Yesterday marked the 10th anniversary of the ban on fox hunting, but the positive economic news that came out had many wondering if Labour’s campaign fox had been shot.
Good economic news is undoubtedly a boost for the coalition parties’ election hopes. This is particularly true of the Tories, who have put their “long-term economic plan” front and centre of the party’s pitch for power in May.
Not only do they regularly poll ahead of Labour on economic competence, but an improving economy puts in jeopardy Labour’s hard-pushed “cost of living crisis” attack on the coalition. Wages are rising well above inflation now.
For Labour’s line to be fully defused though, and for the economy to make a difference on polling day, people have feel it in their pocket.
Philip Cowley, professor of parliamentary government at Nottingham University, summed it up: “Are good economic figures good for the government? Yes they are. Does it necessarily mean Labour’s fox has been shot? I don’t think it does.”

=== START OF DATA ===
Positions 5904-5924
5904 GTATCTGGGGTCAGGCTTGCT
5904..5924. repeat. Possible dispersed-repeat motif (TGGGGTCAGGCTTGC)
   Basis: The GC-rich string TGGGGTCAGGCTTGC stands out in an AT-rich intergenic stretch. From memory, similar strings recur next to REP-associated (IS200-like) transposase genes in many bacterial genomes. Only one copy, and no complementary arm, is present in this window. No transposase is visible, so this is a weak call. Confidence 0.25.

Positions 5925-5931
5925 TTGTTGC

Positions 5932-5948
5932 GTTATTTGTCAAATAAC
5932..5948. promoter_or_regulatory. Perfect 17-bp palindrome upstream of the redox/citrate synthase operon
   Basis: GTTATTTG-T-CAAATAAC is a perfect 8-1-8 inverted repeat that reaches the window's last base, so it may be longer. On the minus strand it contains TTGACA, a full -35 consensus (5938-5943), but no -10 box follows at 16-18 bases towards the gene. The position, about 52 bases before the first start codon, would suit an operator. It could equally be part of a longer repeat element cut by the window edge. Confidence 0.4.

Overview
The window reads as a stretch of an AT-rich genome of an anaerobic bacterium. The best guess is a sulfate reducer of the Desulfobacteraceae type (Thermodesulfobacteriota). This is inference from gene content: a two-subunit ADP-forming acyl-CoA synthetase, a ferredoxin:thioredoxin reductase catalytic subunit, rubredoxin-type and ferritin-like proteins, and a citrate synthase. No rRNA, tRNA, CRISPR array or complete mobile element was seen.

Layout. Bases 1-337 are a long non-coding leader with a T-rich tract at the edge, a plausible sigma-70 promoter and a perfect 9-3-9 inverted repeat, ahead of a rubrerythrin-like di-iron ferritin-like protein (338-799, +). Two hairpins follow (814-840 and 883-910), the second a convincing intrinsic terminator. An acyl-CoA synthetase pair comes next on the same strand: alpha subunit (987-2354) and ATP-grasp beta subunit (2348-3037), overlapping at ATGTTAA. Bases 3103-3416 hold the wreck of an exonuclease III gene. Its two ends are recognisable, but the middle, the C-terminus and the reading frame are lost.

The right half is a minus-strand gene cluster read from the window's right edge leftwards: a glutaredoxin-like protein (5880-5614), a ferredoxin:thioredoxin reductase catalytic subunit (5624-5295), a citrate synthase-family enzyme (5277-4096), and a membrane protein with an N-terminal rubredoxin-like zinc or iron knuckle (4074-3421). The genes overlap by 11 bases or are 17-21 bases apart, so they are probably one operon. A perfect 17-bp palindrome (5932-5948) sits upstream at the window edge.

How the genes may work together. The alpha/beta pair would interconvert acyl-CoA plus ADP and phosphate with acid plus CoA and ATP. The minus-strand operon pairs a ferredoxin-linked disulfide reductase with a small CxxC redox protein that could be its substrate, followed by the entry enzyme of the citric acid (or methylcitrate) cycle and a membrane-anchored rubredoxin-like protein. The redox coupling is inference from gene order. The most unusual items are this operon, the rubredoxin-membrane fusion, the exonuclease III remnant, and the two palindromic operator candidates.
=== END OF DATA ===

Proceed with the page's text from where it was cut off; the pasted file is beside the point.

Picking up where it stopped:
What of the Lib Dems? They will want to claim as much of the credit as possible for positive economic news. One senior source in the party told me that “there are real problems for Labour as they were so forthright [in criticising sluggish wages].” But the source also noted that “ordinary people are still feeling the pinch”.
Ultimately, we can look at all the facts and figures we want, but on election day it’s going to be the economy in people’s pockets that dictates how they vote.